The next deployment always comes way too soon, live like he deploys tomorrow!
It's a nice sentiment, similar to "live like you were dying", that Tim McGraw song that never fails to make me cry like a baby. I'm not sure I agree with it though. I know that the thought is as the moderator on this forum describes it:
I guess it means the part where you go out for dinner every night together and go on big family trips and every night you fall asleep making sure you're holding him :) were all so busy so often that we don't appreciate the every day things all the time but when you know he's deploying soon you make sure every last thing counts :)It's a lovely thought but not for every military family. Even harder for my family than the times that B is actually deployed, are the times just before he deploys. The first deployment was just awful for us before it began. I was angry at the army for taking him, angry at him for being just a little excited about going, angry at myself for not feeling like that uber gung ho army wife and packing love notes in his pockets and tying yellow ribbons around my trees. I didn't feel like I had the right to be angry which left me feeling more angry and I lashed out at him. He in turn started disconnecting from me and the children because he thought it would make it easier to do his job when he was gone if he missed me and the kids less. We fought constantly. Dinners started off with good intentions and turned into fighting loudly because we were both so miserable at the thought of being separated and frustrated that we took it out on one another. We did take a big trip as a family. A cross country drive to see family so that he could say goodbye to everyone in case he didn't make it home. This was a breeding ground for more fighting, terror at the thought that he might not come home, and as awful as this is going to sound, jealousy that unlike other families who isolate themselves and spend as much time together as possible, I was forced to share my husband with everyone else when he could barely find the time for me. By the time he left it was almost a relief to have the fighting done and over with. Unfortunately there was still a lot of resentment bred from that and it spilled over into mistrust, more fighting and a lot of horrible moments that could have easily been avoided if we had been better prepared.
Over time and more deployments we developed what we call our "rules" for managing pre and intra -deployments.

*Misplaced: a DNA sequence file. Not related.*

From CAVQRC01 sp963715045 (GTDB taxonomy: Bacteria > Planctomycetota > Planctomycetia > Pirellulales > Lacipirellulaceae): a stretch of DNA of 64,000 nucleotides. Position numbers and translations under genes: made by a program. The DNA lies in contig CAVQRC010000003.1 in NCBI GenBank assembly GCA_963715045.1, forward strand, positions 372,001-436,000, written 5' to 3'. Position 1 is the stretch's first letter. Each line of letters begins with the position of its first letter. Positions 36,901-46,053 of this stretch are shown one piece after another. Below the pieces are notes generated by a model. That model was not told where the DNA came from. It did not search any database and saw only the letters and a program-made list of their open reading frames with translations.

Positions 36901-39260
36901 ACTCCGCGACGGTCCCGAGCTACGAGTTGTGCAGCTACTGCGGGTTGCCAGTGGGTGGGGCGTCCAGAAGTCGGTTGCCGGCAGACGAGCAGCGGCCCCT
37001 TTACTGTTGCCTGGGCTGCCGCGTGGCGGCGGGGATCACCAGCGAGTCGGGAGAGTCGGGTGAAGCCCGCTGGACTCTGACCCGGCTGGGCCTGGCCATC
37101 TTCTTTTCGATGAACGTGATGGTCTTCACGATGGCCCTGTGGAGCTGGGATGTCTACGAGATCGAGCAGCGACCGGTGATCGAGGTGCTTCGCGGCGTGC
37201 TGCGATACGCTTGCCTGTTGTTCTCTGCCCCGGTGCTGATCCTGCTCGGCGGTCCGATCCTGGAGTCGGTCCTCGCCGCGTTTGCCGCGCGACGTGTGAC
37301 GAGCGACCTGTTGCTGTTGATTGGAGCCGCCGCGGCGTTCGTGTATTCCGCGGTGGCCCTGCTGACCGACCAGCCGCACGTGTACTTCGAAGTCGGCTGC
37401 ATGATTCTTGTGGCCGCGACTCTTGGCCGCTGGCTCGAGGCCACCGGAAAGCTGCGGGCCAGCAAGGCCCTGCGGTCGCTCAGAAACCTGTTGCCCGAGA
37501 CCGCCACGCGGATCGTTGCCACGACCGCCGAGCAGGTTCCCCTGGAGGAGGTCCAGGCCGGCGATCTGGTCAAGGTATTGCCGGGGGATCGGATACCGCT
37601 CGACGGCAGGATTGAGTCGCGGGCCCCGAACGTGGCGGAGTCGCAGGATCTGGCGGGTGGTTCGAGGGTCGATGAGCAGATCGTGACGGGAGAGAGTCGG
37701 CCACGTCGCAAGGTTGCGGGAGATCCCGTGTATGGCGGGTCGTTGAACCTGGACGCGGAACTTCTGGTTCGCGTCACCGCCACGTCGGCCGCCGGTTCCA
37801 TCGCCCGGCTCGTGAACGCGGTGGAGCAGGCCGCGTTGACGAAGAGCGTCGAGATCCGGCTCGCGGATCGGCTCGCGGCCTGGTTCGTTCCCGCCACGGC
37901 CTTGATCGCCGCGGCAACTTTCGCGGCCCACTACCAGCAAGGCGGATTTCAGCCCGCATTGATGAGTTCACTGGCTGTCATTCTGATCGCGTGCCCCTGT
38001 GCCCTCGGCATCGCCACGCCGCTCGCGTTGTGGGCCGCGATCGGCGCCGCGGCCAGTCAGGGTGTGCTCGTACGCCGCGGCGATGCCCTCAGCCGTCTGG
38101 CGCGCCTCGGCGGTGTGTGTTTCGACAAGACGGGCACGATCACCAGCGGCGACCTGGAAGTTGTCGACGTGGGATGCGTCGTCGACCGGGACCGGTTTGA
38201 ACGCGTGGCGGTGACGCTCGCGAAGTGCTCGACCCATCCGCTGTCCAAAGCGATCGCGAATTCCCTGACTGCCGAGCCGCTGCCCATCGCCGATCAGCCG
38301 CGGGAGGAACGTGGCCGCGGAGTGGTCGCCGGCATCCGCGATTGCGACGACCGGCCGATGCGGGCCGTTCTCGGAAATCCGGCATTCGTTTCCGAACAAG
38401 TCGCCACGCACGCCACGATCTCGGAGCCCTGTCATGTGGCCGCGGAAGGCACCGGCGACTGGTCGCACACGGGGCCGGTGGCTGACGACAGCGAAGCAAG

1. No fighting. He doesn't want to go, I don't want him to go. This isn't something we choose. I had to learn that it wasn't that he was anxious to leave me, he was anxious to protect his soldiers. It was a hard lesson for me to learn but once I did it made things so much easier for me. You would think I would already know this being prior service myself but I didn't. Of course there was also my guilt for not being overseas with my battle buddies and my anger that he was the one going and I wasn't so if you're prior service, be prepared for this one. Don't think you skip over this stage just because you "know". Being on the spouse side of the house changes the dynamic entirely. If you catch yourself starting to fight, stop. Announce it. "I'm trying to separate emotionally. I apologize. I need a few moments to compose myself and lets start again".
2. Do not try to separate emotionally. It won't work. Don't distance yourself thinking it will make you miss one another less. It won't. It will just add guilt into the mix because you'll know you wasted what time you did have together avoiding each other unnecessarily. Instead of not missing each other as much while you must be separated, you'll miss each other while you're not.
3. No arguing online. Ever. Tone is so incredibly hard to gauge in the written form. You may think he's being sarcastic and bitter and he may think he's being funny. While you may have the urge to fire back with some random snarky comment, don't. Clarify. "This is reading like xxxxx. Is this what you meant or were you saying xxxxx?" Or wait until you can speak over the telephone. You will save yourself oodles of drama this way.
5. Keep them part of the stuff back home. The general thought is that you shouldn't bother them with the stuff going on back home, it could distract them from their job. The truth is, while you need to be independent enough to make the day to day choices on your own, big stuff should still be discussed. I don't ask my husband to discipline our children from downrange, but we discuss what they did, how I handled it, and how he feels about that. Keeping big things can backfire horribly as well. B's favored uncle died when he was in Iraq. His mother didn't tell him he was suffering from cancer for fear that it would upset him and distract him. What it did was prevent him from being able to take emergency leave (as his uncle raised him) and say goodbye to him. They didn't even tell him when he died. I found out from a family member and had to break the news to him on Christmas because he would have been even more angry if I had kept it from him. It's caused a rift with his mother than can never be healed and prevented him from saying goodbye or supporting (even via email) the man who had raised him to be a man himself. Keeping your spouse out of the loop may leave them feeling unnecessary and unwanted. Make the choices you need to make for your own family, discuss it with one another and weigh the pros and cons of each.
I prefer to live like his just got home yesterday. Dressed to the nines, thanking God he's safe, relishing in the feel of his arms around me and practicing making babies like rabbits. :)
For you seasoned wives, what tips would you give younger wives experiencing their first deployment?